Parent Support of Early Literacy Development
This article, by the U.S. Department of Education, is intended to help parents support young children's literacy learning. It begins with definitions of literacy, then follows with suggestions for parent involvement in children's early literacy development. Additional resources for supporting young literacy learners are included.
Definitions of Literacy
Over the years, scholars from different disciplines have struggled to define the concept of literacy, but little consensual agreement has been achieved (Soares, 1992). The definition of literacy is often subject to historical, social, economic, political, and other forces. For example, in the Middle Ages, literacy was generally associated with the ability to speak, read, and write Latin, and only members of a few elite groups had access to formal education or to the Latin texts in which it was presented. By the 16th century, the invention and advancement of printing technology in Europe, and the growing use of languages other than Latin, resulted in an explosion in literacy levels, extending even to people of traditionally lower social classes, such as peasants and merchants (Heath, 1996). Literacy was no longer the possession of a few selected groups, but had become a means by which a broad spectrum of people could gain power and status.
In 1951, UNESCO defined literacy as the ability of a person "who can with understanding both read and write a short, simple statement on his every day life", and it revised this definition in 1978 as one's ability to "engage in all...activities in which literacy is required for effective functioning in his group and community and also for enabling him to continue to use reading, writing, and calculation for his own and community's development." The change in UNESCO's definition reflects a change from a narrow set of behaviors in reading and writing to a broader sense of community functions including mathematics. In this Digest, literacy is viewed from a socio-psycholinguistic perspective, one in which literacy is more than the ability to read and write, but extends also to the use of oral and written language as well as other sign systems, such as mathematics and art, to make sense of the world and communicate with others (Berghoff, 1998; Harste, Woodward, & Burke, 1986; Heath, 1984; Halliday, 1975).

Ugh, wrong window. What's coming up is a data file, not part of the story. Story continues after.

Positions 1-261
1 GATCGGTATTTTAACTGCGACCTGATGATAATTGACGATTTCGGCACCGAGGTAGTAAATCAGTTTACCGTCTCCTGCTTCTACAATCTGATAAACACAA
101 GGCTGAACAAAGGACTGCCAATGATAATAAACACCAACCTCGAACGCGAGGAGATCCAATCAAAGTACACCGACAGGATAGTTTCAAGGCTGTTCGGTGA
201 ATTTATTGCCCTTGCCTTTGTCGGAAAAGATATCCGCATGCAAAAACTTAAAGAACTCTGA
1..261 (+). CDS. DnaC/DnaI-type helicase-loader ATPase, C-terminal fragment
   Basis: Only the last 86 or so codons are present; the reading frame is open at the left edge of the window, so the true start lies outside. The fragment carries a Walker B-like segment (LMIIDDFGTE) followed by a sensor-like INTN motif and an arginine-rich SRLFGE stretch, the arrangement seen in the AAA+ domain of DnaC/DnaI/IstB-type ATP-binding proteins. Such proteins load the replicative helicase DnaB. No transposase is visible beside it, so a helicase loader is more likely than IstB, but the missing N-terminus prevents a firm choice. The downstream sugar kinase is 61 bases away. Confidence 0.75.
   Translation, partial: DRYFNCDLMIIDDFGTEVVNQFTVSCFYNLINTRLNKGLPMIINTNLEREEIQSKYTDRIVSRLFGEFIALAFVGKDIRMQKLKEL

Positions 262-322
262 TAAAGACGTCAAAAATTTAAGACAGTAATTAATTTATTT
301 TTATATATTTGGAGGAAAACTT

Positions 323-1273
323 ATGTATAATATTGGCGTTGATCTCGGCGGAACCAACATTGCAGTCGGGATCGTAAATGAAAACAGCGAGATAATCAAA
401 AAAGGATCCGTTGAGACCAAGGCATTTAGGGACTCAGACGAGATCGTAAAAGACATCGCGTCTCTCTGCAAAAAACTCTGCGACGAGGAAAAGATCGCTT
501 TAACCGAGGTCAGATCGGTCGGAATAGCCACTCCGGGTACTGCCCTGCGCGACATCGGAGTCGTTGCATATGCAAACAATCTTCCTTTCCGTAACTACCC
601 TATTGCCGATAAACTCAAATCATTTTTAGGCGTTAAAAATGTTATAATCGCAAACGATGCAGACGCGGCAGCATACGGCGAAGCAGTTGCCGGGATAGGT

Reprinted with the permission of the Education Resources Information Center.
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